Wednesday, April 17, 2024

EDITORIAL: Tourism: A game a must


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EVERY SO OFTEN something happens, good or bad, that causes us to sit up and take stock. We believe Wednesday’s official announcement that first quarter tourism arrivals to Barbados this year were at a record high should be one such moment.

Instinctively, we believe the whole country knew, based on the number of tourists on our beaches, the heavy presence of guests at “watering holes” such as the Oistins Bay Garden, and the almost always busy attractions, that the year started well.

What would not have been so obvious though would have been the fact that it was the best first quarter on record for 25 years. That’s not an achievement to be scoffed at. We also believe that in all fairness it is not an achievement that should be noted without offering some credit to Minister of Tourism Richard Sealy, the officials of the Barbados Tourism Marketing Inc (BTMI) and its predecessor the Barbados Tourism Authority, as well as the membership of the Barbados Hotel and Tourism Association (BHTA). After all, when we recorded declines there was no hesitation in laying the blame, fairly or unfairly, squarely at the feet of these people.

But what does all this have to do with taking stock? Barbados has been going through a bad economic patch for an extended period, and there is general agreement that tourism will have to be a primary driver in getting us out of it.                   However, too often too many of us act as though the success of tourism is entirely dependent on the actions of persons at the BTMI, BHTA and similar “official” organs, and somehow manage to divorce ourselves from the effort. We want to reap the rewards but we don’t want to contribute to the preparatory tasks.

Unless we change this approach and return to our roots, getting back to the top of Caribbean tourism, and staying there, will become harder and harder. We take careful note of the statement of BTMI chairman Alvin Jemmott attributing much of the success of the sector during the first three months to improved airlift from Canada, the United States and United Kingdom in particular.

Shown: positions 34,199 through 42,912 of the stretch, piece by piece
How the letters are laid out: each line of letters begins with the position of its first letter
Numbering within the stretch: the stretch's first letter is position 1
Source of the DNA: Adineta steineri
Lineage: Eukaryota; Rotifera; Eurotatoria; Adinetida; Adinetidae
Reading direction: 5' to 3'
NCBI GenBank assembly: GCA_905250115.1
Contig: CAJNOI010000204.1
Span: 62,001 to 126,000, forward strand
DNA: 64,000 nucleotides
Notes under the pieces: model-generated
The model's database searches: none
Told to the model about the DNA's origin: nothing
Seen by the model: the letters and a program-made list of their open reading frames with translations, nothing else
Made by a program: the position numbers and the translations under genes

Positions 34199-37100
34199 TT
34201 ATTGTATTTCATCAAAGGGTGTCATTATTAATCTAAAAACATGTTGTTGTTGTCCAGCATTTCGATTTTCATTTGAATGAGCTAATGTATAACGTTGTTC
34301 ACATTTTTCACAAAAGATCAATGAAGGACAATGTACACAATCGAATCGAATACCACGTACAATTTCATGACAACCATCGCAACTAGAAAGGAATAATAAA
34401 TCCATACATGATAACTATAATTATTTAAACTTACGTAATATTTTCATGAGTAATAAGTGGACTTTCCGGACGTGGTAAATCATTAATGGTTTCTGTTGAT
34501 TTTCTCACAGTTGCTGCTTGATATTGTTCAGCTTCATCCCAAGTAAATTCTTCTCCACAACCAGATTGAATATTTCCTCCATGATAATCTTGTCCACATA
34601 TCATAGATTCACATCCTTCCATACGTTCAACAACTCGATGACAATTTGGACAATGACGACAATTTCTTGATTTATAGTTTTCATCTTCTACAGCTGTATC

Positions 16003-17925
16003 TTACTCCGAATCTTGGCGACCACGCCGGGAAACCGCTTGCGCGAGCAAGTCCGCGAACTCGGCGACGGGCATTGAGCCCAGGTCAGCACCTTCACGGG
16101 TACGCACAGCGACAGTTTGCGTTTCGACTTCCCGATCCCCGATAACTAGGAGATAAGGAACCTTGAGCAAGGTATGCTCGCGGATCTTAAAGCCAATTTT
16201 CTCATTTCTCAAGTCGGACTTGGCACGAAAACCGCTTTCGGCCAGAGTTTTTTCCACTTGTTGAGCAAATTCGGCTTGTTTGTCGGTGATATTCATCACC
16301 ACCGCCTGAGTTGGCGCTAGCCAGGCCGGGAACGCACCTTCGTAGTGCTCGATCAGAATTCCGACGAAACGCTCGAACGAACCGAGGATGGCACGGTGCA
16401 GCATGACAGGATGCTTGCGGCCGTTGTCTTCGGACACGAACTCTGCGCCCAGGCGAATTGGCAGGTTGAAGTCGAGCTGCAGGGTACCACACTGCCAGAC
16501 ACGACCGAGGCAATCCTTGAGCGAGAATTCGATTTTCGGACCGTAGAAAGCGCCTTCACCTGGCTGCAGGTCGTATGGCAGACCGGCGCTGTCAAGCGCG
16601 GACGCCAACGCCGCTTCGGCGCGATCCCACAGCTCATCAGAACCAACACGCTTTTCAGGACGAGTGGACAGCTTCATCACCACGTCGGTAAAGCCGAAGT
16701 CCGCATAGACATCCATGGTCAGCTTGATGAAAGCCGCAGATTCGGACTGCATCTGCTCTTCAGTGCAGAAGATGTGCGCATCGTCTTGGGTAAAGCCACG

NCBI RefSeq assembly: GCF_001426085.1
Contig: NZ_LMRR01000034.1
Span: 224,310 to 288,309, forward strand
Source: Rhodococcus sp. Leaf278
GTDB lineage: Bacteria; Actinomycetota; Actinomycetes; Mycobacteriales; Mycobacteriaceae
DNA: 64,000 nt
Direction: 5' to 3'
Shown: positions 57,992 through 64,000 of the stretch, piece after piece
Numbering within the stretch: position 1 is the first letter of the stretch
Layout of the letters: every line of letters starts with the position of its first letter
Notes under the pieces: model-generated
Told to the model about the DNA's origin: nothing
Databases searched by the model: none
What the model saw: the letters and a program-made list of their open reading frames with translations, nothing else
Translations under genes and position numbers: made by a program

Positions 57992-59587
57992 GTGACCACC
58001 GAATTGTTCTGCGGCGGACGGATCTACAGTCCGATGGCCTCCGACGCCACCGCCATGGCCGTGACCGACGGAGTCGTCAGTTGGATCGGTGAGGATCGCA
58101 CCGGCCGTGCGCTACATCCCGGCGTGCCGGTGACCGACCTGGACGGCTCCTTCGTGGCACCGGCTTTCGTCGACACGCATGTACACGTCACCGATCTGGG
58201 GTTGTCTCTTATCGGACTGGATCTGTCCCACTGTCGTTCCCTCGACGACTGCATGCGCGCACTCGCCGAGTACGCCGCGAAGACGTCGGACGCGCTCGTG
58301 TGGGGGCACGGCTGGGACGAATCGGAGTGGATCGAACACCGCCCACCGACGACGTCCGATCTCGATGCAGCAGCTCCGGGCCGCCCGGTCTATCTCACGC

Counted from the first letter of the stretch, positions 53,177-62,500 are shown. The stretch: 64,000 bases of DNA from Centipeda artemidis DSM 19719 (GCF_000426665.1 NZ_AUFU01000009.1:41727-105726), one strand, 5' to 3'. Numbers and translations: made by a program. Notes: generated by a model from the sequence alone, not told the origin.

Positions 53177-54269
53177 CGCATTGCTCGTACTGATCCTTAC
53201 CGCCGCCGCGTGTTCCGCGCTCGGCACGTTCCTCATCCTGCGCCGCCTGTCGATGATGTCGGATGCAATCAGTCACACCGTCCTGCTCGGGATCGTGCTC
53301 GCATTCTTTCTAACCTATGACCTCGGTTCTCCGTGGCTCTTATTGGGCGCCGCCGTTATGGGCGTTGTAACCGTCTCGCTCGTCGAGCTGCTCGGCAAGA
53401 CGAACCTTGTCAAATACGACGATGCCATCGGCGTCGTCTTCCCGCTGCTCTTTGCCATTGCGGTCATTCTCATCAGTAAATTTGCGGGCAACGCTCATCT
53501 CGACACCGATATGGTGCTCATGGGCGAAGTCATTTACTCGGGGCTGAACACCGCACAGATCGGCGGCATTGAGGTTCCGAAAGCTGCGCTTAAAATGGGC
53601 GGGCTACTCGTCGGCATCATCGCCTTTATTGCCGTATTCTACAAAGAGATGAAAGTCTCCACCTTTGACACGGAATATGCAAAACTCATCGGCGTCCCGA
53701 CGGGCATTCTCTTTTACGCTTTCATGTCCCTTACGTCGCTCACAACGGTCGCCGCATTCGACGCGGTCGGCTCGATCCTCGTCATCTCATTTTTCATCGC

Mr Jemmott is a successful veteran of the industry and known in the business community to be a man of integrity. We have no reason to doubt him, but we know that while the airlines may bring in tourists by the tens of thousands, if we are not at the top of our game when it comes to all the aspects of being good hosts, fewer and fewer will return.

Keeping the numbers up in a world of strong competition will require finding new tourists each year, and that’s where we believe the job of the marketers will become even more difficult. What we need to ensure is that every Barbadian makes our guests feel at home – so much so that they will want to return. For decades this was a pillar of our success in tourism.

We need to keep our island clean, our roads in good order and our beaches safe and inviting; our restaurants and attractions have to operate with high standards; the uniqueness of our culture needs to be presented; and the politeness that used to be synonymous with being Bajan must again come to the fore.

We have to stop bashing people, foreign and local, who invest in tourism and make a profit, because their success in most instances will translate into national success. There is no profit for us in making investors feel as though they are committing some unspeakable crime every time they announce a new project.

A return to the tenets that caused our tourism to flourish in the past will guarantee us many more seasons of boasting.


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